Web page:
Online, MySpace is the soundtrack's key partner, debuting the soundtrack listing, Marina's single and then streaming the soundtrack in full. The film's first trailer also premiered on the site-and received 4.2 million views in the first 24 hours.
The "New Moon" soundtrack also will receive a push internationally, with Spain, France, Germany, Australia, Japan and Mexico getting bonus tracks from local artists in their native language on the soundtrack. In Mexico-where "Twilight" is known as "Crepúsculo"-the soundtrack to the first movie went to No. 5 on the Mexican albums chart and went gold, selling at least 40,000 copies, according to the Mexican labels association Amprofon.
"The fun part about having a franchise like this is it's the experience of the music and the experience of the film that really drives a lot of the ideas," Tortella says.
Fangs For The Memories
As for the film itself, there's more music in it than "Twilight"; it features roughly 20 cues, Weitz says. "The movie has a lot of spots for music and a lot of spots for score, and we're trying to ride a very delicate balance and not make it wall-to-wall carpeting," he says. "I think there is a threat to modern film in that there's not enough silence. And so it's very rare you actually get to hear the entire song played out." The one song that does play in full during the film, he says, is Yorke's "Hearing Damage," which underscores a fight scene.
Weitz is well-known for pushing music in his movies; he was a producer on last year's "Nick & Norah's Infinite Playlist" and he was nominated for an Oscar for best adapted screenplay for the 2002 music-intensive film "About a Boy." "He's got good musical taste and he's very into it," Katz says. "He wasn't just like he was the director out there, he was part of the team."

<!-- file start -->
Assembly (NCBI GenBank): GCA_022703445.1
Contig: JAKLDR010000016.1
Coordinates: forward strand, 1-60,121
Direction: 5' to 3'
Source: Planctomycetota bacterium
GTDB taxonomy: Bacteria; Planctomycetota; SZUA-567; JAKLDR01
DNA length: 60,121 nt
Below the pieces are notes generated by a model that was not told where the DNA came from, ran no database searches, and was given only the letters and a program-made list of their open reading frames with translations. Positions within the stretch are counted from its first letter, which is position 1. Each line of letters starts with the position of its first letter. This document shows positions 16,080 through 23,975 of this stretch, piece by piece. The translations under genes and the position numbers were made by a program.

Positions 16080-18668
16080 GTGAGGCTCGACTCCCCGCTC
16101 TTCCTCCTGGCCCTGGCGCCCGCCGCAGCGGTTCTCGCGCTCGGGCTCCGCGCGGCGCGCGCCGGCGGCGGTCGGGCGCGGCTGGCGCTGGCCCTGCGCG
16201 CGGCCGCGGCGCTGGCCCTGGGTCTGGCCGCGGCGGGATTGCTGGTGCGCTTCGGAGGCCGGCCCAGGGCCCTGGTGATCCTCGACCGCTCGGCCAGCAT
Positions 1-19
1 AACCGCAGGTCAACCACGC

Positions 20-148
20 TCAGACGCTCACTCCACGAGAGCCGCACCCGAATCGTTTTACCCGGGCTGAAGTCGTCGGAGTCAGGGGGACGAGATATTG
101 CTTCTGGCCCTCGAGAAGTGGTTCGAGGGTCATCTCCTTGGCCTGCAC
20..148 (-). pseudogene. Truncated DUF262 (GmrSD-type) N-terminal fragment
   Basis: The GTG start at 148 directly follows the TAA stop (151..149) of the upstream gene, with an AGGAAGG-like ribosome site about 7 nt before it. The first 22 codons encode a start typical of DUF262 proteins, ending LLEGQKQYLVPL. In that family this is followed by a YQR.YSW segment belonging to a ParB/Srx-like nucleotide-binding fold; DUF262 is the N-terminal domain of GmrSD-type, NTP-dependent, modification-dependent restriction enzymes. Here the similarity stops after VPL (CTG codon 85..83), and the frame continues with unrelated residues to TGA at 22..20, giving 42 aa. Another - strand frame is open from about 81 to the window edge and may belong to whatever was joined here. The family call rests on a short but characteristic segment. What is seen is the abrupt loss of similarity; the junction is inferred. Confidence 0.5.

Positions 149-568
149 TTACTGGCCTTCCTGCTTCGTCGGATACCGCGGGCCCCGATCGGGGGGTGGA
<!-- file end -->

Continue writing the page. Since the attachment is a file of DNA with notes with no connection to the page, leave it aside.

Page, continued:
So to address the question fluttering in a million teenage girl hearts: Why does Pattinson not make an appearance on the second soundtrack?
The answer: He didn't want to. (Sorry, girls.) "We asked if Rob wanted to do it, but his music is kind of his private stuff in a way-as opposed to this huge public dazzle on him on the moment," Katz says. "We wanted to respect that. If he comes to us on the third one and he wants to do something, then we would obviously be delighted."
Right now Pattinson is filming "Eclipse" -- the third book in the "Twilight" series -- in Canada in preparation for a release in summer 2010. Katz and Patsavas are back onboard for the soundtrack album, and while a deal with a record label isn't finalized yet, Katz says, "We would like to work with Atlantic again."
The plot of "Eclipse" provides more rich sonic territory, including a vampire versus werewolf battle and lots of chaste "ragged breathing" between Bella and her supernatural boy toys. In other words, it adheres to the same formula that has sold 70 million copies of Meyer's books worldwide, according to the publisher, Hachette Book Group-an alchemy of hormones and horror that spawned films and soundtracks to feed off the stories' success.
"There's no illusion that it wasn't the 'Twilight' phenomenon that helped make it so successful," Katz says. "While the music is great, if it came out by itself, it wouldn't have the same impact at all."
Additional reporting by Jeff Bond and Keith Caulfield.